Guest Post: Why High Schoolers Can’t Manage their credit?

Today, I’m excited to share a very informative guest blog article to help you teach your teen about building good credit. In this article Amy gives you some great tips on how to teach your child to be responsible for their own credit! Well done Amy, and thank-you for sharing this with us.


Cheers…Amanda…Excited Life Enthusiast!


Why High Schoolers Can’t Manage their credit?

Credit, like money, is a resource that could go either way. Uncontrolled, it could become a liability. Used properly, it is an asset. In recent times, however, it has gone beyond being a mere resource. It is now a status symbol, and even teens, college and high school students alike, are begging for credit cards from mom and dad. The risk with issuing a credit card to a high school student, however, is that high schoolers are barely responsible enough to manage credit properly. This is why, when high school kids clamor to get a credit card, their parents should teach them wise credit management as well.

Before we dive into credit management for teens, we’d like to discuss another issue that besets teenagers and credit: credit card fraud and identity theft committed against people who are not even of legal age.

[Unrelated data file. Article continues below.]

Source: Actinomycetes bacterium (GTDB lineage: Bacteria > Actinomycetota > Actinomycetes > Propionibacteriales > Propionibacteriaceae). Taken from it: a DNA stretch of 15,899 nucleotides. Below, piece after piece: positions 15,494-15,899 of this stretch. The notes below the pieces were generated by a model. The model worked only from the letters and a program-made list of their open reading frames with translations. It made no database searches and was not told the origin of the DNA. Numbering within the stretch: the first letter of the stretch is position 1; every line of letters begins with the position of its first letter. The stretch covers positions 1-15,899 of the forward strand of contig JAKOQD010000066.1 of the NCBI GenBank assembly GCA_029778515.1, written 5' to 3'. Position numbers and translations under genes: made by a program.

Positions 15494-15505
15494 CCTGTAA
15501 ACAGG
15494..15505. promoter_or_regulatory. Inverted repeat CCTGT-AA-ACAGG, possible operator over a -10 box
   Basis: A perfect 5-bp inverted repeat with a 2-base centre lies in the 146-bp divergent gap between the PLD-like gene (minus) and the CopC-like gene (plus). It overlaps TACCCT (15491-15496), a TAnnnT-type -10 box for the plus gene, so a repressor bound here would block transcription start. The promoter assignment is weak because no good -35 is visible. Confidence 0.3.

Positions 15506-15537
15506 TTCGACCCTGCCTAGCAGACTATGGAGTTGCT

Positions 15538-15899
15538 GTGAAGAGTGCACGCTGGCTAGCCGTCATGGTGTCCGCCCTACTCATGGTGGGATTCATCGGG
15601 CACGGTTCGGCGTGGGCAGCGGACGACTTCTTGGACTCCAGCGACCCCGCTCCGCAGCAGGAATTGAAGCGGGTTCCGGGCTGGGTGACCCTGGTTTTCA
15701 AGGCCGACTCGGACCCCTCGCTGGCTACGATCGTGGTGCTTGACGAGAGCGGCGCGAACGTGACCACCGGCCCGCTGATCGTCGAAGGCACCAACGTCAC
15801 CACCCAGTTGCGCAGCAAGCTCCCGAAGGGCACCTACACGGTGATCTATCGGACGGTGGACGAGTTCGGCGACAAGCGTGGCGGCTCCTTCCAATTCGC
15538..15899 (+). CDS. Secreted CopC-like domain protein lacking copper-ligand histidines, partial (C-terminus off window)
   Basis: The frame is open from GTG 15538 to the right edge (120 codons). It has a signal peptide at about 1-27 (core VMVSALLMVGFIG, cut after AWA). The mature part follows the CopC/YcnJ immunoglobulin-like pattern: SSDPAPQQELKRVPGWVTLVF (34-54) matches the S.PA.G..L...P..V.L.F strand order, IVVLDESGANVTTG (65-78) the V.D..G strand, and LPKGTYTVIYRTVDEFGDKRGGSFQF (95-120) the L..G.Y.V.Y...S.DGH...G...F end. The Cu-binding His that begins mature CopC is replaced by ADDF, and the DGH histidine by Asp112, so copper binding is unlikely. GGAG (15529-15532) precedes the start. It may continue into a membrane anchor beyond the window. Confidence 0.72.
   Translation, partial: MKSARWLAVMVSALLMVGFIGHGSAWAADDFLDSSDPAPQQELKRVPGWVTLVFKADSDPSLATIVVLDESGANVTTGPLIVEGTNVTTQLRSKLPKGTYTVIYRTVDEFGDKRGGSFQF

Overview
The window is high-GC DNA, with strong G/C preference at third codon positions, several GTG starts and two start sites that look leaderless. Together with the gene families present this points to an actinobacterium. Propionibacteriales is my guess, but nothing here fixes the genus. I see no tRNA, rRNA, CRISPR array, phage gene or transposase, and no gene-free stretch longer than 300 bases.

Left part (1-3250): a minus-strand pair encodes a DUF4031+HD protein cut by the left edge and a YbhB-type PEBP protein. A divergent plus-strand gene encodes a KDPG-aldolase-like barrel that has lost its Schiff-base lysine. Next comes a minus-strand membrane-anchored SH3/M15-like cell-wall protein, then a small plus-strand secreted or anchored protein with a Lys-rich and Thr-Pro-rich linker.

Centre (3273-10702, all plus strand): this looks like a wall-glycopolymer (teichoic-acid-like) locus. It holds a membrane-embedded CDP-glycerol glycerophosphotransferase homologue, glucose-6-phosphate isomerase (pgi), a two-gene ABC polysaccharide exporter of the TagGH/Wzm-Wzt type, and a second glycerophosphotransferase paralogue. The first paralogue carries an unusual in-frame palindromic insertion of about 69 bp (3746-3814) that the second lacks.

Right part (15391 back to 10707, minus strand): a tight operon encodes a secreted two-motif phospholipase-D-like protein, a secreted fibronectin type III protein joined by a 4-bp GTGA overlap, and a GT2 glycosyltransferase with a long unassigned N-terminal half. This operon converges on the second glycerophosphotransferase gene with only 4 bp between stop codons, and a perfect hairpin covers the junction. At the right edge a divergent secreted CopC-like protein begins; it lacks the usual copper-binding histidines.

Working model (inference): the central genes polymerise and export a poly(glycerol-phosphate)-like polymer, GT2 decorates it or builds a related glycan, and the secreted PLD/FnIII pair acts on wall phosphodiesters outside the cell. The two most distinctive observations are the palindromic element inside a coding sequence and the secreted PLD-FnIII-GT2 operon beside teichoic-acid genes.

The moment an identity thief gets ahold of another person’s SSN, he can then open lines of credit, using that SSN. With these new lines of credit, financial transactions can be made. By the time a child turns 18 and gets a credit check in order to secure student loans, he and his parents may come into a rude awakening that his credit history has already been compromised.

Two things could be at work in compromising the individual’s credit: Identity theft or identity fraud.

Identity fraud only entails the theft of one’s SSN, and a whole new identity could be built using it. Identity theft involves stealing the victim’s SSN, his full name, as well as his birthdate, and using these to open new lines of credit, and even file major loans.

Identity fraud could be committed by just about anyone who can find a victim’s SSN. Identity theft requires the criminal’s access to the victim’s data.

It is chilling to note that even a child’s parents could be guilty of identity theft. Since they have the closest and easiest access to the victim’s data, these unscrupulous parents find it easier to rationalize committing identity theft against their own children.

This is why, when some individuals turn 18 and get a credit check, they’re in for a rude awakening. No thanks to credit card fraud or identity theft.

If all other conditions are normal, like no identity theft has been committed on a child and his credit history is clean when he turns 18, then “regular” guidance on credit management is still in order.

Teach your child the importance of good credit by showing him the advantages of being in good credit standing:

  • It’s easier to get approved for new lines of credit, especially when you need it the most.
  • It’s easier to get approved for a new AUTO LOAN, especially when your teen kid wants a car for his or her 18th birthday.